Structural Graphics

Touchscreen Direct Mail
April 29, 2014

This week, Structural Graphics shows us how to take two tried and true marketing mediums and combine them to deliver the ultimate one-to-one experience—by embedding a touchscreen into a printed piece. By providing your target audience with a new way to interact with your messaging, it makes the communication more impactful and memorable

Get More Power From the Postcard
September 1, 2006

By Sharon R. Cole They may be small, but postcards can offer big opportunities for marketers these days. Multichannel campaigns, tightening budgets, increased postage costs and a rise in print-on-demand, have led many in the direct mail business to see the potential for these light-as-a-feather mailings. However, the postcard is only as powerful as the strategy behind it. Here, a few direct mail professionals reveal how to make the most of a few inches of space. When Simple Is Better For starters, Fred Hernandez, marketing manager for Modern Postcard, Carlsbad, Calif., says marketers should consider that postcards shine best when they consist

Make the Sale
November 1, 2005

Boosting lead conversion requires finesse and a well-executed strategy By Nancy Harhut I just returned from speaking at Moscow's 5th International Direct Marketing Conference. When I was there, one of the attendees asked me if American direct marketers spend more time acquiring leads or building loyalty. A good question. But it left out that important grey zone—converting leads. It can be a long, hard road from lead acquisition to customer retention. Unfortunately, there's no magic bullet that converts prospects. The good news is that with some smart thinking and diligence, it can be done. Longer Buying Cycle To start, it helps to

Give Your Campaign Some Dimension
July 1, 2005

By Abny Santicola Pop-up, wheel slide, flapper, spinner, extendo, slide chart, flipper, rolling cube. Not the usual terms used when talking about direct mail, that's for sure. They make up the vast array of styles and structures known as dimensional mail, and have the ability to garner double-digit response rates when applied correctly. What's in a Name? A mailing is considered dimensional if it has thickness—i.e., it is not flat. Expanding a bit on that definition, a mailing also can be dimensional if it is, or gives the effect of being, three-dimensional and is interactive. This could mean a box, pop-up, slide

How'd They Do That?
March 1, 2005

By Mike Maguire Dimensional mail offers a number of advantages for the marketers who are willing to test it out. First, the format surprises the recipient and has breakthrough "wow power." In addition to initial impact, a well-done dimensional piece invites repeated interaction—pulling the tabs, discovering how it works—so the amount of time spent with your brand imagery and messages is dramatically increased. And finally, dimensional mailers can impart a considerable amount of information to the recipient in an interesting and logical way. Although every dimensional mail project is unique in its goals and creative content, marketers considering dimensional mail experience similar issues and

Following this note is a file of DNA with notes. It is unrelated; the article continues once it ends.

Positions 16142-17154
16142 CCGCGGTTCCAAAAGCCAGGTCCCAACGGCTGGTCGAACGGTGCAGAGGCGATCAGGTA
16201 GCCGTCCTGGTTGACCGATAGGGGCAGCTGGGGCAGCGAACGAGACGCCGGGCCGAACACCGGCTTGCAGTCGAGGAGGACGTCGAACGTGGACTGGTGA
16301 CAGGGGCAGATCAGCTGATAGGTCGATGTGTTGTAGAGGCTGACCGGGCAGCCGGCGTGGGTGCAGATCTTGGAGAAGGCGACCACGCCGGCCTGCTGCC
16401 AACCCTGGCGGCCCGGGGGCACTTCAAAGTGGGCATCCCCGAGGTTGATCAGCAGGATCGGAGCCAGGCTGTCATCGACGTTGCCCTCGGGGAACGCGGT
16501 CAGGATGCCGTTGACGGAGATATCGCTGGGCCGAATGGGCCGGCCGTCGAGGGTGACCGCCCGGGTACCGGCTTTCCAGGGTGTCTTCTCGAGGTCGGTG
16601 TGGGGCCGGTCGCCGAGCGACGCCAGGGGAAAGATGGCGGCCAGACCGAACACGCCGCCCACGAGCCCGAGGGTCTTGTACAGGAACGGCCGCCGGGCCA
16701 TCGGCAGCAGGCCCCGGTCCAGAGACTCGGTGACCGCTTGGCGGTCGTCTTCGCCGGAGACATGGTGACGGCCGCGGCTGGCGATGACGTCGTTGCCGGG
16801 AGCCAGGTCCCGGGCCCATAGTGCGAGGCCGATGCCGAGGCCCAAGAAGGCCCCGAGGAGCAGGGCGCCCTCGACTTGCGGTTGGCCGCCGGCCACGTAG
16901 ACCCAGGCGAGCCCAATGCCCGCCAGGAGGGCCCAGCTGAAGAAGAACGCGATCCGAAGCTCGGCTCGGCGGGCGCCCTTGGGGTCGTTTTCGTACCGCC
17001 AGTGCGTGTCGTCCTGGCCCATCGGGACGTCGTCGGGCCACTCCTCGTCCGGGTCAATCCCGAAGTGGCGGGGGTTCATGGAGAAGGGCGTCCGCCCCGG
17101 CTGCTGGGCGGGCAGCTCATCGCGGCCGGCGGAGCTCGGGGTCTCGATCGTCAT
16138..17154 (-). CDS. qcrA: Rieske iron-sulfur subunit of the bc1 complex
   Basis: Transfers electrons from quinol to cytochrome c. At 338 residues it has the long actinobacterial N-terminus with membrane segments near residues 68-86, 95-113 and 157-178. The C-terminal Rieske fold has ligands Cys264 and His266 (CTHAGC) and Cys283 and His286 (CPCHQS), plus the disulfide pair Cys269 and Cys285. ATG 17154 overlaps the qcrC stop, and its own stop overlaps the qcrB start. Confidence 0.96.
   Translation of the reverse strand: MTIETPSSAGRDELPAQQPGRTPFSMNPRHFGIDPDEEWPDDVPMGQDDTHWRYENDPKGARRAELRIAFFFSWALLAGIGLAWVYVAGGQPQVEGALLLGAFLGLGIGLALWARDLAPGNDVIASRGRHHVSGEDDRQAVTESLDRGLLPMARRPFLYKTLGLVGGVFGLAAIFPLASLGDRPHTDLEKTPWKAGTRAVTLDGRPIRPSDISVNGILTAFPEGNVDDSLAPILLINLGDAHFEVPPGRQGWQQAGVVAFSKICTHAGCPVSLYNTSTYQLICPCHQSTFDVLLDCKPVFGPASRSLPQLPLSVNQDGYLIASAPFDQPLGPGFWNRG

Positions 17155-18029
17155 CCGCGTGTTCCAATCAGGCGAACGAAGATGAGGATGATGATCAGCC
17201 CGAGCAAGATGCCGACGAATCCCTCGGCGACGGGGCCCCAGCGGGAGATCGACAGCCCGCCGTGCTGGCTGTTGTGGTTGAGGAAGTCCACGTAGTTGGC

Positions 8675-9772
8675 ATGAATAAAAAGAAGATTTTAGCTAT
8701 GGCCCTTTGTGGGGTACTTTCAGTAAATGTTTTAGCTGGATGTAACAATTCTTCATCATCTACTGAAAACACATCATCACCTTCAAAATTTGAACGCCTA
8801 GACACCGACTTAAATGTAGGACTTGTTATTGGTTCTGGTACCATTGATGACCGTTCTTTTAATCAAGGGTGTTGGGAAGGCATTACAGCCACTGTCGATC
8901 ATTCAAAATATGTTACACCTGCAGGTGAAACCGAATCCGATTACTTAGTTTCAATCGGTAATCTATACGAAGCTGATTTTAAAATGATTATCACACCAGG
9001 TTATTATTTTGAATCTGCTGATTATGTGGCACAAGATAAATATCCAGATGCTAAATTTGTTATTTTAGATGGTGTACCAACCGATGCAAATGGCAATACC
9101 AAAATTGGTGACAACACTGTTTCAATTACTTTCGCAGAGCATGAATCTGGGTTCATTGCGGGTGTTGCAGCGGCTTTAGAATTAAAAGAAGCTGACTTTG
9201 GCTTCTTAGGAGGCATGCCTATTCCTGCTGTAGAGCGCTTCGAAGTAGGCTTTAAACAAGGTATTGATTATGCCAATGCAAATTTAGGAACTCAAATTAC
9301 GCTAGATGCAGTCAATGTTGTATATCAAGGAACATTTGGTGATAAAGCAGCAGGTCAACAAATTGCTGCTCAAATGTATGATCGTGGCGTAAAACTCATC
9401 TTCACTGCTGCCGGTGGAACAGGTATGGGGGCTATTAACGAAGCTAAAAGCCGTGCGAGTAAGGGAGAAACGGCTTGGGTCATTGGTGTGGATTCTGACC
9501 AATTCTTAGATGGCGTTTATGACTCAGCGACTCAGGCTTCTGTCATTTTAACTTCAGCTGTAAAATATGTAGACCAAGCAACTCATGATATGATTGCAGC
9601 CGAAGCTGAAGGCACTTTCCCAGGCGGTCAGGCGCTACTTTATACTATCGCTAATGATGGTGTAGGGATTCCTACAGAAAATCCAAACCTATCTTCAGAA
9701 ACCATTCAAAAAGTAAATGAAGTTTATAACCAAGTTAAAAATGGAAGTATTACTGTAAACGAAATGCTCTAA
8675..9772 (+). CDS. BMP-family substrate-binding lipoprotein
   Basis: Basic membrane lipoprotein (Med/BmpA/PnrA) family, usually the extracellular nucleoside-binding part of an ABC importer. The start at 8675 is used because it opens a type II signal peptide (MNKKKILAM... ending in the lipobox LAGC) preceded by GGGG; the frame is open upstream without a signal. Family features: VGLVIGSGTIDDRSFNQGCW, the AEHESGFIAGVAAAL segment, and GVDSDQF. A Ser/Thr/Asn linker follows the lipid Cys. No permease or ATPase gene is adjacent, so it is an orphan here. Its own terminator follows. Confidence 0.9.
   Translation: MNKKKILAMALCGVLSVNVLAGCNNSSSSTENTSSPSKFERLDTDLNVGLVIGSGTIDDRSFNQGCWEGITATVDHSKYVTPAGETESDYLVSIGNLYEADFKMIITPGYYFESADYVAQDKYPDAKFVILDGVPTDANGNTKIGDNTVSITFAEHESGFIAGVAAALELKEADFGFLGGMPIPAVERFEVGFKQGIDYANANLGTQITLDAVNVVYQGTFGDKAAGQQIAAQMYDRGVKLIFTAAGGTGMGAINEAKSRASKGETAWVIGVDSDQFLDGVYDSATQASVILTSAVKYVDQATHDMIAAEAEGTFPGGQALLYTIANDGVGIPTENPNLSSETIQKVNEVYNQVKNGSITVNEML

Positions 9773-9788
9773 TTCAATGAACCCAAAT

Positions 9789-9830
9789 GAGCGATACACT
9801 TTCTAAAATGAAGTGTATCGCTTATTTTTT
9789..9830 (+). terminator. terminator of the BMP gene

A Mailing With Pop
January 1, 2005

In late September, Club Med dropped a mailing targeted to travel agents and meeting planners who book events for small groups, offering a free three-day site inspection of Club Med properties as possible business meeting destinations. Enclosed in the 7-1/2" x 7-1/2" outer—which is peppered with thumbnail photos of tropical Club Med locations and the teaser, "Everything for your group, and something for you too!"—is a 7" x 7", 14-panel iron cross mailer (Archive code #501-173592-0410). The first and second solid tropical-colored panels lure prospects into the mailer with copy that begins on panel one, "The answer to all your dreams lies within,"

Southwest Uses Dimension to Deliver "Ding"
August 1, 2004

By Abny Santicola Like David challenging Goliath, so seems Southwest Airlines' recent foray into the Philadelphia air-travel market, long dominated by US Airways. In its effort to rival US Air, Southwest has employed the modern day business equivalent of sling and stone—an all-out direct marketing campaign called "Ding," which emphasizes the freedom Southwest affords travelers. One element of the campaign—a 6" x 11" self-mailer aimed at current and prospective members of Southwest's Rapid Rewards program—showed up in the Who's Mailing What! Archive last month featuring some of the more innovative creative seen lately (510SOUAIR0504). The front cover of the mailing features a colorful illustration

The Ins and Outs of Dimensional Mailings
April 1, 2001

Let's face it—everyone loves to get gifts in the mail. When is the last time you got a box in the mail and didn't open it? Probably never. And that is why some direct marketers turn to dimensional mailings to get their message read, or at least get past a corporate mail room or "gatekeeper." There are so many creative options available when designing a dimensional mailing, such as boxes, padded Jiffy bags and tubes. AT&T once mailed a blue plastic fish with a letter and business reply envelope inside. Internet company Razorfish mailed a calendar in a CD case, then inserted the